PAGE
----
When we walked out, it was a bit bittersweet. Every woman’s make up was smeared and every mans eyes were red. We all had just witnessed one of the greatest moments in Stars history, a story book ending that 99% of players don’t get for their last game…but that was exactly it, it was his last game as a Dallas Stars.

I haven’t worn my Modano jersey since. In fact, I consider that game Mike Modano’s last hockey game in Dallas. To me, he retired after the last Stars game in Minnesota a few nights later.

Miracle on Ice

by Matt Day

The year was 1980 America had just launched the last of its deep space probes. Oh wait, sorry I think that was from Buck Rogers.

It was 1980, we were in the middle of the gas crisis, disco was dying if not already dead, and the cold war raged on. However, none of this was any concern to a 6 year old boy growing up in Garland, TX. My only worries at the time were my sports teams and not missing my favorite TV shows. My favorite sport depended on the time of year. It was all about my Cowboys or Rangers with the Mavericks soon to join my world months later. The seeds for what would become my true favorite sport were just about to be planted.

You’ve read the stories and watched the movies about the 1980 Olympics. You may have read about the political and emotional impact surrounding the ‘Miracle on Ice’ game. This is the story though, of how all of these factors introduced a young boy to the ‘Coolest Game on Earth.’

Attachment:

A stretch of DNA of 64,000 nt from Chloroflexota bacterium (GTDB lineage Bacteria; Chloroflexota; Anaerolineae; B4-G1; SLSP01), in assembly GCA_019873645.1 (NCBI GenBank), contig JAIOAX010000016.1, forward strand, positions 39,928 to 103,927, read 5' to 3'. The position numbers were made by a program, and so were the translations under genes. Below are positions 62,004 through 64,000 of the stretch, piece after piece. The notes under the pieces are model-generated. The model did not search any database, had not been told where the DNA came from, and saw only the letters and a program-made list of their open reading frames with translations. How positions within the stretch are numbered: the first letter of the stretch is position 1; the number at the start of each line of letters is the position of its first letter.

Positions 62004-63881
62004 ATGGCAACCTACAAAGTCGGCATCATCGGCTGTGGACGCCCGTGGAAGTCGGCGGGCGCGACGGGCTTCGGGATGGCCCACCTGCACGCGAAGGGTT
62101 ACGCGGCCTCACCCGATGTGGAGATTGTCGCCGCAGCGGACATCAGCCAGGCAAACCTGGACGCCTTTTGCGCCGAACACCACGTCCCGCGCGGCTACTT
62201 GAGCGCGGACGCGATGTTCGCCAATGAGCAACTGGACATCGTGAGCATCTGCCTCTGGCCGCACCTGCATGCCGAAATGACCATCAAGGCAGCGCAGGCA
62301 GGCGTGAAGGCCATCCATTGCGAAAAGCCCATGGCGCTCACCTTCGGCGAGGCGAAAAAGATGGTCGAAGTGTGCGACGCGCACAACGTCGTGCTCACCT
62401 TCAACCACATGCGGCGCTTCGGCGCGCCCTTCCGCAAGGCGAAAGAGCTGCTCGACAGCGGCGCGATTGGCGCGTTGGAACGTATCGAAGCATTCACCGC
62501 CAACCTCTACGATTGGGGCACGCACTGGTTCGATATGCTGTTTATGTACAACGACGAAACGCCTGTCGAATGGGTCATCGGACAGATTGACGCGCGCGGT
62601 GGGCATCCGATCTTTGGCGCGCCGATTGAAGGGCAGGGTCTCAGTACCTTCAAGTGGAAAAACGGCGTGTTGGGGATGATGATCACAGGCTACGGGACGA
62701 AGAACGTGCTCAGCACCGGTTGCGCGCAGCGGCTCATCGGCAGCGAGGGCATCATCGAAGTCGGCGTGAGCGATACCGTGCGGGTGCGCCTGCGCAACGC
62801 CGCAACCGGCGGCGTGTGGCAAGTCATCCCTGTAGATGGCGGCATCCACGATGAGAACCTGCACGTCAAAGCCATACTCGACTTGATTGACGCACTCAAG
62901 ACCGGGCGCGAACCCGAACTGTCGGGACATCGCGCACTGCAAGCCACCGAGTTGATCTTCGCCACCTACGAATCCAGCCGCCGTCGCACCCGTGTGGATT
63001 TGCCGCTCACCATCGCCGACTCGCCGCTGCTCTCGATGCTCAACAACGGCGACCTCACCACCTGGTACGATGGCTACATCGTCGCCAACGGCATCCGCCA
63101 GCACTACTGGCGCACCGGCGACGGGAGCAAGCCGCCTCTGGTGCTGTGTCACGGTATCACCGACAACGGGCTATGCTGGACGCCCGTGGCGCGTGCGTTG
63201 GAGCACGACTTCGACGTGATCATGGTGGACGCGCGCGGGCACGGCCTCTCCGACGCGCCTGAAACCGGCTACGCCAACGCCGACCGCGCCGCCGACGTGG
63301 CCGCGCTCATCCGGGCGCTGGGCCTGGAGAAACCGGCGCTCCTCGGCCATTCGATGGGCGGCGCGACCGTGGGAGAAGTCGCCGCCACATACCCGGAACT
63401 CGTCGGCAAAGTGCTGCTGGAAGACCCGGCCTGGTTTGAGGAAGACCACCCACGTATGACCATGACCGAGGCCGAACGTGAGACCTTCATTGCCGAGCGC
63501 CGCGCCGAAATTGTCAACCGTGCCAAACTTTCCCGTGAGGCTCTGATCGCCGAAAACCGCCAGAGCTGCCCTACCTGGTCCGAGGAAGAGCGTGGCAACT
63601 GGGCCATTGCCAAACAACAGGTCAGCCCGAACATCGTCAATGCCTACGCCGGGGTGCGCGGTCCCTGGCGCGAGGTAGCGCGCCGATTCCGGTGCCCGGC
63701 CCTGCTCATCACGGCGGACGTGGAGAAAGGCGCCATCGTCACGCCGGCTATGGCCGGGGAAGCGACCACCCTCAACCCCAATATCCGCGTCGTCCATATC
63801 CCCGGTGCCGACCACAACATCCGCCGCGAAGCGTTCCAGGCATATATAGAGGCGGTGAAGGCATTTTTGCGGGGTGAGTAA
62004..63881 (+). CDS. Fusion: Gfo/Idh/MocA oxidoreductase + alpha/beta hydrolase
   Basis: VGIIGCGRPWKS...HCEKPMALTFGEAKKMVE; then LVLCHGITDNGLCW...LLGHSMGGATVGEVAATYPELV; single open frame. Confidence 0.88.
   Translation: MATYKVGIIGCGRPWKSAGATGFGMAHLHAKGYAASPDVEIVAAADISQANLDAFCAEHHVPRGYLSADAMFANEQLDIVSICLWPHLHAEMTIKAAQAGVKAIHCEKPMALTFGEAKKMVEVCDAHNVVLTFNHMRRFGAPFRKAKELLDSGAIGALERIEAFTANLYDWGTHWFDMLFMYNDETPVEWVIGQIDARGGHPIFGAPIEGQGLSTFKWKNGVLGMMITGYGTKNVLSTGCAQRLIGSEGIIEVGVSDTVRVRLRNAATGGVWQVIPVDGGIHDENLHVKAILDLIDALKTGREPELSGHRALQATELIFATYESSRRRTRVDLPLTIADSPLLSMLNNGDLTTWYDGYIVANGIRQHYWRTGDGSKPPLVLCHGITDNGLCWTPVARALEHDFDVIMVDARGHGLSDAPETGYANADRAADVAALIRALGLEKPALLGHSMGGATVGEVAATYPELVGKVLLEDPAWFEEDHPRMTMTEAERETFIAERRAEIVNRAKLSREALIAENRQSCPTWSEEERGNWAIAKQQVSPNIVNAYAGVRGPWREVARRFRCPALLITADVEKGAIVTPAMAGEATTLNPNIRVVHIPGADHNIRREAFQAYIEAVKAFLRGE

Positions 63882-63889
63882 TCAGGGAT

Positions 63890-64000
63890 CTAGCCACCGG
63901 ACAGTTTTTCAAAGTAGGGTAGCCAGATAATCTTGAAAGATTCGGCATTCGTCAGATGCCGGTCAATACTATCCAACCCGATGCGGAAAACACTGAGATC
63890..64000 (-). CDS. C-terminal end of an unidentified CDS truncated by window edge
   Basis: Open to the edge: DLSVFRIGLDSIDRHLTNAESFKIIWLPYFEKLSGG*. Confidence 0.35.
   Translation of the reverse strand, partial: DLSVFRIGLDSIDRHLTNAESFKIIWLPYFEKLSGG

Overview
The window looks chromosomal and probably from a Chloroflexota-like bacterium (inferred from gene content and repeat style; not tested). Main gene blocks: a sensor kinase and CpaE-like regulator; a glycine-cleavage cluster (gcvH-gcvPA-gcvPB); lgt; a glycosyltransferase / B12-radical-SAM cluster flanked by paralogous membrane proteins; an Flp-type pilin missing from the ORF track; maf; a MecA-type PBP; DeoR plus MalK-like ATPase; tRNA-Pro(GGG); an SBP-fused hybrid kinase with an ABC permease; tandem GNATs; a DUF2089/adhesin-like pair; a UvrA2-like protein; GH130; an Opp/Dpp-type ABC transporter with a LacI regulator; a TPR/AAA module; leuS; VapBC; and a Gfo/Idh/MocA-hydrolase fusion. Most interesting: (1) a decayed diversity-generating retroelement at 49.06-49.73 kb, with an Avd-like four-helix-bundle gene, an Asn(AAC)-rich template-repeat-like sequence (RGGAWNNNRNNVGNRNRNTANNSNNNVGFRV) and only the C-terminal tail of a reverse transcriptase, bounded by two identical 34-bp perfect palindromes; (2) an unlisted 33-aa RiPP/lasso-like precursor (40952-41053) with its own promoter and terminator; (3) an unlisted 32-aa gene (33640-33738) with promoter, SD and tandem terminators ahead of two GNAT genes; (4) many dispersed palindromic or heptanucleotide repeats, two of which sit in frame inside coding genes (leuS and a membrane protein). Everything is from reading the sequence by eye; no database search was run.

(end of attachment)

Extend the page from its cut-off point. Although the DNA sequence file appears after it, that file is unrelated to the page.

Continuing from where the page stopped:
To prepare the children for some of the events we would see at the Olympics our gym teachers at Watson Elementary would teach us about them. However, there isn’t much you can show children about the winter games when you live in Texas. This meant we played a lot of sock hockey. I was good at it. It came so natural to me that one day after cutting my finger at home I got a note to excuse me from gym class. When I realized we were playing hockey the note mysteriously disappeared.

One day my kindergarten teacher gave us a homework assignment. It was the 1st homework assignment I had ever received and also the best ever. The Olympics were on late and so she asked us to get our parents permission, if possible, to stay up and watch the hockey game that night. She said it was a very important event and she didn’t want us to miss it. I was excited, but also really didn’t believe my parents would allow it. I told my teacher that my parents wouldn’t let me stay up for Monday Night Football so I didn’t think I would get to watch the hockey game either. My teacher then wrote me a note to give to my parents. I wish so bad that I still had that note.

My parents gave me permission under the condition that I took a long nap before the game and that I watched quietly so that I wouldn’t wake anyone in the house, especially my baby sister. I was able to accomplish one of those.

My parents woke me up, set me on the couch and reminded me of the rules, which included going to bed as soon as it was over. I was so excited. It was my 1st time staying up by myself. The hockey game was a secondary thrill until the drop of the puck. I was immediately drawn to the speed of the game. I didn’t understand all of the rules, but the point of the game was obvious. The speed, grace, and hard hitting action were enough to make a young and impressionable little boy fall for the sport, but then when you add the drama that went with that particular game then you realized I had no chance. It was the 1st time I felt the electricity of the crowd and the importance of the moment. I got so caught up in the game that before I realized it I was chanting U-S-A! U-S-A!